Would it surprise you if I told you that Doberman pinschers have long tails? Probably not, but the majority of people will envision a Doberman with a docked tail when asked to describe one.
The tradition of tail docking in Dobermans had been set in stone for tens of years before being scrutinized by animal medical associations.
By the time you read this article, you should be able to come to your own conclusion on whether Doberman tail docking is something you agree with. First things first, let us talk about the facts of this procedure.
Is Doberman Tail Docking Necessary?
There are two answers to this question. Though both are objectively correct, their interpretation is purely subjective.
We can talk about breed standards and still make things very confusing, as not every part of the world has the same rules on body alteration.
In medical terms, there is no reason to dock your Doberman’s tail. Anatomically, the tail serves a major role in the dog’s movement, and removing a portion of it might cause stability or agility problems.
However, there are instances where health problems require surgery on the tail. The American Veterinary Medical Association (AVMA) states that tail injuries or conditions that require docking are not a common occurrence.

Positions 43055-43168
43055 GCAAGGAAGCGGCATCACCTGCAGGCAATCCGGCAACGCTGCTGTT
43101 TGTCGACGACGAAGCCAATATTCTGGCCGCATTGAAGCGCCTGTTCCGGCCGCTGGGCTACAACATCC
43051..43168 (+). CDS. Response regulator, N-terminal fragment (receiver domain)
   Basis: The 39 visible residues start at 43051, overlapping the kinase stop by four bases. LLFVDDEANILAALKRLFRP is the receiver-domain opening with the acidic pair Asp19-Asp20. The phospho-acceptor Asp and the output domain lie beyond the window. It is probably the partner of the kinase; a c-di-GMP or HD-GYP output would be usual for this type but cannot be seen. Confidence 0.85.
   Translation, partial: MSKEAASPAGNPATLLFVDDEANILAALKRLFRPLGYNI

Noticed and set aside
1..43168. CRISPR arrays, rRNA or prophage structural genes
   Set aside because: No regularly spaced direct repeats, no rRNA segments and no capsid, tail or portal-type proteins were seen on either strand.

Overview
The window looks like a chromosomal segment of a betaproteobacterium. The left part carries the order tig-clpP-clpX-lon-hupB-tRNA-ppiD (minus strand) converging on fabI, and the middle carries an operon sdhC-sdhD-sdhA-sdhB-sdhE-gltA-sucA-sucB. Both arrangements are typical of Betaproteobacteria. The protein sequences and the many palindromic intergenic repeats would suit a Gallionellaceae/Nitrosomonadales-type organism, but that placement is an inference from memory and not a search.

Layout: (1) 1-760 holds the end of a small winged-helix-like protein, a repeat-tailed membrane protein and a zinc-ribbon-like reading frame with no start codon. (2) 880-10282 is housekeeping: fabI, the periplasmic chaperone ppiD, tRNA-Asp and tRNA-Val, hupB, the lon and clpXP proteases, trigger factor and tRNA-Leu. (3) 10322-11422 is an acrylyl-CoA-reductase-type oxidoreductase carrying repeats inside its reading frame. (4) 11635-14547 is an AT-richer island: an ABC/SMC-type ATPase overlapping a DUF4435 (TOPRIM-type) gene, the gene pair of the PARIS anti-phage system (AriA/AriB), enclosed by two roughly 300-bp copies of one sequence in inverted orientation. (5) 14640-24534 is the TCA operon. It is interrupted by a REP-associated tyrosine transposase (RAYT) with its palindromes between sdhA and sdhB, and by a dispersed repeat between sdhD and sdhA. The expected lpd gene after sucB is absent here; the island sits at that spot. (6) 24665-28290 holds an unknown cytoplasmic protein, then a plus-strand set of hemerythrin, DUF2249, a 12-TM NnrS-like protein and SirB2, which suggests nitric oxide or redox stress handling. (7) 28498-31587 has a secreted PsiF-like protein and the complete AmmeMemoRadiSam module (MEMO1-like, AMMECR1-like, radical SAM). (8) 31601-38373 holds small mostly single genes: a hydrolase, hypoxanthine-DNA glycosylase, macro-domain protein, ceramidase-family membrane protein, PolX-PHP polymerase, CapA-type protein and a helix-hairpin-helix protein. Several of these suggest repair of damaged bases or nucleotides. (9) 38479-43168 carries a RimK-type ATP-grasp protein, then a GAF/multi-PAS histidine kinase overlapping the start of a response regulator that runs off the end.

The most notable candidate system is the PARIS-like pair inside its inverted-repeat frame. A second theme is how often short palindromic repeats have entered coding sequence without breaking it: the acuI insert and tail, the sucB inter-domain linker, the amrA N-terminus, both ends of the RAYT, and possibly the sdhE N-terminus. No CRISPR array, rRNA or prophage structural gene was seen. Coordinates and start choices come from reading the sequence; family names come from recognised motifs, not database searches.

This question can be answered from the perspective of owners who participate in dog shows and conformation events too.
If you are in the tradition preservation camp, you will most likely be aware that the American Kennel Club (AKC) has strict rules on breed standards.
A Doberman pinscher’s tail must be docked in a way that makes the tail appear as a continuation of the spine. They recommend docking the tail approximately at the second joint (vertebra).
Without a tail dock, your dog will not be eligible to participate in AKC conformation events.
This begs the question of why Doberman tail docking has been deeply established in the AKC and other kennel clubs’ breed standard. The answer is just below.
What Is The Purpose Of Docking A Dog’s Tail?
The purpose of docking a Doberman’s tail can be to adhere to the breed standard, sticking with the “traditional” Doberman look or, in case of an injury or health problems, due to medical reasons like tumors.